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Adhesion and toughening mechanisms at underfill interfaces for flip-chip-on-organic-substrate packaging

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4 Author(s)
Xiang Dai ; Hewlett-Packard Co., Palo Alto, CA, USA ; Brillhart, M.V. ; Roesch, M. ; Ho, Paul S.

The flip chip-on-organic-substrate packaging technology utilizes a particulate reinforced epoxy as the underfill (UF) to adhere the chip to the package or board, Although the use of underfill encapsulation leads to improved reliability of flip-chip solder interconnections, delamination at various interfaces becomes a major concern for assembly yield loss and package reliability. In spite of their importance, the adhesion and fracture behaviors of the underfill interfaces have not been investigated until recently. Considerable controversy exists over the effects of underfill formulation and the adhesion and toughening mechanisms of the interfaces. The present work focuses on investigating the effects of several key variables on the interface adhesion strengths for UF/chip and UF/organic substrate systems. These variables are underfill organosilane content, filler particle content, rubber particle content, surface morphology and chemistry of the chip and organic substrates. The approach of this study is to measure the effect of these variables on the interfacial fracture energy using the double-cantilever-beam (DCB) techniques. The results demonstrate that the underfill interfacial adhesion and fracture characteristics are controlled by several distinct but competing mechanisms, such as formation of primary bonds, crack-pinning by glass fillers, debonding of glass filler from epoxy matrix (defect formation), and cavitation and shearing induced by rubber particles. Fundamental understanding of the interfacial adhesion and toughening mechanisms can provide guidance for developing new processes and materials to enhance interfacial adhesion and reliability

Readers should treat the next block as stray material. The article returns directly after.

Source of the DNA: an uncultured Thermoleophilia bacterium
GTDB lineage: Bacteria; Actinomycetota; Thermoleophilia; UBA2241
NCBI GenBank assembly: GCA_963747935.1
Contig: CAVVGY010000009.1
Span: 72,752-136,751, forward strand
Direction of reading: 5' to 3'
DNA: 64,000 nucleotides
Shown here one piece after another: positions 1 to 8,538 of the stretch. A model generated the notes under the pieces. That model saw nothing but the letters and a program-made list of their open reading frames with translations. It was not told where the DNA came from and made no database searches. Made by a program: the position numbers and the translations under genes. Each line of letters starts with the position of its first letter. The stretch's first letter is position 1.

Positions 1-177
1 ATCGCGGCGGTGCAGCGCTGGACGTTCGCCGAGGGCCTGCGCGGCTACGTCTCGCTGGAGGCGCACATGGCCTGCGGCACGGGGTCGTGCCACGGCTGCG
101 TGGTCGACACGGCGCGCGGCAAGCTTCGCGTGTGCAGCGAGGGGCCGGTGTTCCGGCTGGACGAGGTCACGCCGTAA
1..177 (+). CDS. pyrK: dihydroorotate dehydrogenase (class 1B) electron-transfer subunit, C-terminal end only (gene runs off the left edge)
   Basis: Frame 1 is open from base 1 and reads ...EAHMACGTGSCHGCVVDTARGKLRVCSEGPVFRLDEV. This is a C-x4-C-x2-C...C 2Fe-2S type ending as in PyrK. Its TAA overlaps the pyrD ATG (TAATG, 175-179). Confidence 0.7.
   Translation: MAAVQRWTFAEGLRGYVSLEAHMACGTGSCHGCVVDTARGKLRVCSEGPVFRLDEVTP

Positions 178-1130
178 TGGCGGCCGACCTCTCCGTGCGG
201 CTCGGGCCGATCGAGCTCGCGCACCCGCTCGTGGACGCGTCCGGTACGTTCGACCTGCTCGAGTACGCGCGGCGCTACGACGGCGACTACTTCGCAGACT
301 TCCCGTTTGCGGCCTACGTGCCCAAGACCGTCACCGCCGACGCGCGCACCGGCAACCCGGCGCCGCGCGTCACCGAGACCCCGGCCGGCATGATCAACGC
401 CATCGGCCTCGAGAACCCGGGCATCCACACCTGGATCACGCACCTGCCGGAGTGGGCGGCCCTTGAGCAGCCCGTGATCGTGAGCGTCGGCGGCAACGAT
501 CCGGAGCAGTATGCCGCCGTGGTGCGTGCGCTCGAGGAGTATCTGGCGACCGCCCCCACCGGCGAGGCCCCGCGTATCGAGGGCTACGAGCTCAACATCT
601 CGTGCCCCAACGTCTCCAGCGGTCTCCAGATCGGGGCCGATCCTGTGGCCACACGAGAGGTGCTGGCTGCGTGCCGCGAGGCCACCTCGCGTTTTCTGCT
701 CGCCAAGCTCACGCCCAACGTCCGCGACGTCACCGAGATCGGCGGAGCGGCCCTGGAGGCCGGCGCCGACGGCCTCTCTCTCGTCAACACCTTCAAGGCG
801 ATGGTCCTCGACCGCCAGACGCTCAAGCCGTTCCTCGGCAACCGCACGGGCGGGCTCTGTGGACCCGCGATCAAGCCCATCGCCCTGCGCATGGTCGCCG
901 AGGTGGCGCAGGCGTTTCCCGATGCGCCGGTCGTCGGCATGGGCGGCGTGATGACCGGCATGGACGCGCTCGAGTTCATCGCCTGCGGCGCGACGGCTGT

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Components and Packaging Technologies, IEEE Transactions on  (Volume:23 ,  Issue: 1 )